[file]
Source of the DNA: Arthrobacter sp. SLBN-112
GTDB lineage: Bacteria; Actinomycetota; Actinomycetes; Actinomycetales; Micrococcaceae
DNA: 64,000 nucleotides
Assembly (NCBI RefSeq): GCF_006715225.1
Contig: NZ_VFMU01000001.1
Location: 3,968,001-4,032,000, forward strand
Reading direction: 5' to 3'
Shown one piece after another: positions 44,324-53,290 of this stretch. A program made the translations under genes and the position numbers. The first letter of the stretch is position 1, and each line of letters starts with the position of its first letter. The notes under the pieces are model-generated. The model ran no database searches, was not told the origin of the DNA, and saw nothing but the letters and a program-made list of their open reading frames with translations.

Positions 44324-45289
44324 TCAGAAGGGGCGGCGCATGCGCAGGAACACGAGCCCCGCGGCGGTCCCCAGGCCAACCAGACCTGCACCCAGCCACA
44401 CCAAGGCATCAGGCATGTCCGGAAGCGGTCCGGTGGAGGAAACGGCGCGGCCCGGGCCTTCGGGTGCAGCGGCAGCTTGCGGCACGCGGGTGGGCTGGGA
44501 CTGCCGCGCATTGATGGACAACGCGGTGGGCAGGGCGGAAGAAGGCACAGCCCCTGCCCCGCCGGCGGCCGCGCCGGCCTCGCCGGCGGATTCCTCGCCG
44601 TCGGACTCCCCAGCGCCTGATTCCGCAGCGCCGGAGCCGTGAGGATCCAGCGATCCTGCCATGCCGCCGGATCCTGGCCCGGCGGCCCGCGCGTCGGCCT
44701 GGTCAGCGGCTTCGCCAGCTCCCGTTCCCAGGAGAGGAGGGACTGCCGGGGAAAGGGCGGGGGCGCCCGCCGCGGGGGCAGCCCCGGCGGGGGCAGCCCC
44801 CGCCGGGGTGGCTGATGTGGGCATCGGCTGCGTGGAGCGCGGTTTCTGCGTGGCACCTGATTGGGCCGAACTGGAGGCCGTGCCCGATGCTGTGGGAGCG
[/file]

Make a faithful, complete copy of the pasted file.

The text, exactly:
Source of the DNA: Arthrobacter sp. SLBN-112
GTDB lineage: Bacteria; Actinomycetota; Actinomycetes; Actinomycetales; Micrococcaceae
DNA: 64,000 nucleotides
Assembly (NCBI RefSeq): GCF_006715225.1
Contig: NZ_VFMU01000001.1
Location: 3,968,001-4,032,000, forward strand
Reading direction: 5' to 3'
Shown one piece after another: positions 44,324-53,290 of this stretch. A program made the translations under genes and the position numbers. The first letter of the stretch is position 1, and each line of letters starts with the position of its first letter. The notes under the pieces are model-generated. The model ran no database searches, was not told the origin of the DNA, and saw nothing but the letters and a program-made list of their open reading frames with translations.

Positions 44324-45289
44324 TCAGAAGGGGCGGCGCATGCGCAGGAACACGAGCCCCGCGGCGGTCCCCAGGCCAACCAGACCTGCACCCAGCCACA
44401 CCAAGGCATCAGGCATGTCCGGAAGCGGTCCGGTGGAGGAAACGGCGCGGCCCGGGCCTTCGGGTGCAGCGGCAGCTTGCGGCACGCGGGTGGGCTGGGA
44501 CTGCCGCGCATTGATGGACAACGCGGTGGGCAGGGCGGAAGAAGGCACAGCCCCTGCCCCGCCGGCGGCCGCGCCGGCCTCGCCGGCGGATTCCTCGCCG
44601 TCGGACTCCCCAGCGCCTGATTCCGCAGCGCCGGAGCCGTGAGGATCCAGCGATCCTGCCATGCCGCCGGATCCTGGCCCGGCGGCCCGCGCGTCGGCCT
44701 GGTCAGCGGCTTCGCCAGCTCCCGTTCCCAGGAGAGGAGGGACTGCCGGGGAAAGGGCGGGGGCGCCCGCCGCGGGGGCAGCCCCGGCGGGGGCAGCCCC
44801 CGCCGGGGTGGCTGATGTGGGCATCGGCTGCGTGGAGCGCGGTTTCTGCGTGGCACCTGATTGGGCCGAACTGGAGGCCGTGCCCGATGCTGTGGGAGCG